Okay, so this is the only thing on the list that isn't something you can just get immediately. This is kind of like if a serial killer was delivering a box on your doorstep every month. That is, it has clues and case files on a fictional case that you get to solve. There are even forums and chats and exclusive, secret videos made for the people who are working on the case- everyone gets the same clues every month, so you're able to communicate with people around the world about it.
It is a paid service, as most "delivered to your door every month" services are, and it is exclusive. They only let about 300 new people subscribe per month.
The website is here, in case you want more info.
8. My Favorite Murder
This podcast is not for the light of heart....or the light to laugh. The hosts couple talking about important murder cases (not just serial killers) with the enthusiasm of two high school girls gossiping at a sleepover. it's funny sometimes, serious others, and their advertisements are short and at the beginning, so you don't miss a second of the action. I've found that when things start getting more intense, they bring their cat over and start talking about her.
If you want a complete story told smoothly, probably not the podcast for you, but even so, this is a good one to at least listen to the first episode to get a feel for it.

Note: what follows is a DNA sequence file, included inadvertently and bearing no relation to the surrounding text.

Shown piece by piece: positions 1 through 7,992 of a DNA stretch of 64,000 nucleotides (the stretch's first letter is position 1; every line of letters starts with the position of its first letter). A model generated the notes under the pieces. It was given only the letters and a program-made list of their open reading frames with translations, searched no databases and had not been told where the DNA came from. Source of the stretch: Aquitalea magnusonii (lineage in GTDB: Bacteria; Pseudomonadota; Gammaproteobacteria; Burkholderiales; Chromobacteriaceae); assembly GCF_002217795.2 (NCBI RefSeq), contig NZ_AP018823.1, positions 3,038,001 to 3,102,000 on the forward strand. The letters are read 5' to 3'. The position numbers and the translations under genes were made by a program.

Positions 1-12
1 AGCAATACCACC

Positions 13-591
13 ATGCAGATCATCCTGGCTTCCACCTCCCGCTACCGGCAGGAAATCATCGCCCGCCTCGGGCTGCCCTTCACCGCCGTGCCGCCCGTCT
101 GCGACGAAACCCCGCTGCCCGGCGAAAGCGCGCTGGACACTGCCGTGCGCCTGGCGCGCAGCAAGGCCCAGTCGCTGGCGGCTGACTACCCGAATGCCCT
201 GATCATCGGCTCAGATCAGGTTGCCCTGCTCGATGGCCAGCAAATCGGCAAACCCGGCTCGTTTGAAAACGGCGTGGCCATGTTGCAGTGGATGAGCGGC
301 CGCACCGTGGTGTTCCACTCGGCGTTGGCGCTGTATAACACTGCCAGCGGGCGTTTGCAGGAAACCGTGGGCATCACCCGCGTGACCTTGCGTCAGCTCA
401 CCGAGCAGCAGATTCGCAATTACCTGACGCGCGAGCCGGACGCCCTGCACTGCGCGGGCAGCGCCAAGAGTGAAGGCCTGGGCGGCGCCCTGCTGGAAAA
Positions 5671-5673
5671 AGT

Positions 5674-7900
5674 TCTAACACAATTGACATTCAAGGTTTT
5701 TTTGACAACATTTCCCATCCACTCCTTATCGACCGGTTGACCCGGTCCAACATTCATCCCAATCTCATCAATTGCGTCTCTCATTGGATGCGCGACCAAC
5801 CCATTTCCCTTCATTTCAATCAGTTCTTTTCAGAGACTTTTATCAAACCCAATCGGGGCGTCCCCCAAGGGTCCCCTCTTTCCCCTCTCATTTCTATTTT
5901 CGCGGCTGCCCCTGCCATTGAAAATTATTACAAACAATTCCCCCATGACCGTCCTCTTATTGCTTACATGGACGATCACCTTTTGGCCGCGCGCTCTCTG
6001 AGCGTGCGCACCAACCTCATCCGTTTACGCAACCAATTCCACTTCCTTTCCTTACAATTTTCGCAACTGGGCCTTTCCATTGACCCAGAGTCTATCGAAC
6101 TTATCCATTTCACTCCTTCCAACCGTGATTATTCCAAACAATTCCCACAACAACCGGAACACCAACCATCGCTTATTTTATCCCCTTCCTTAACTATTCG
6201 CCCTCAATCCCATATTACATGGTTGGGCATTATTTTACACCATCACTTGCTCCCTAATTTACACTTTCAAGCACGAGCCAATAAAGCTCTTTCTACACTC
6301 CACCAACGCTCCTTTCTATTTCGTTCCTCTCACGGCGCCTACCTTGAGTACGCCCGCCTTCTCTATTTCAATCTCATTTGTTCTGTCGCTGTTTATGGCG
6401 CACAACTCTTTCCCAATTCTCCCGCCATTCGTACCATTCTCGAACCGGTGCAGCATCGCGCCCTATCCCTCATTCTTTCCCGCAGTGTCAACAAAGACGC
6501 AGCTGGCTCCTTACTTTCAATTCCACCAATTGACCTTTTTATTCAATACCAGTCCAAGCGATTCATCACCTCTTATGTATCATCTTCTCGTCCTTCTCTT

I listen to My Favorite Murder on Spotify, but it is available on most other podcast directories and here for a more direct link.
9. The Stranger Beside Me
This is another intriguing way of looking at the Ted Bundy case, besides the traditional biographies and case reports, and yes, the episodes of Serial Killers devoted to him. This story is told by Ann Rule, a friend of Bundy's who worked with him on a suicide hotline. It is interesting to read an account of Bundy from someone who really was not involved in the case, and who knew Ted outside of his murder spree. Many people would recall that Bundy was attractive, intelligent, and kind. The judge ruling over his case even said that it was a "waste" that he had turned his talents to murder instead of being a lawyer or a doctor. He had the world at his feet, and Ann Rule knew it.
I've only started reading this book, but even within the first 20 pages, it is riveting, and it can be found on Amazon.
Another interesting perspective comes from this Netflix show, which goes inside the heads of FBI investigators as they interview serial killers to start building a profile of what makes a killer. It's creepy, but even more than that, it really does start to look like the investigators are going to use their information to catch someone we only see snippets of at the beginning of each episode. I won't say who it is, but for those who know a bit about criminal history, this is HUGE.
I mainly started watching because one of my favorite actors, Jonathon Groff, is in it, but once I started watching, I watched all ten episodes in one sitting.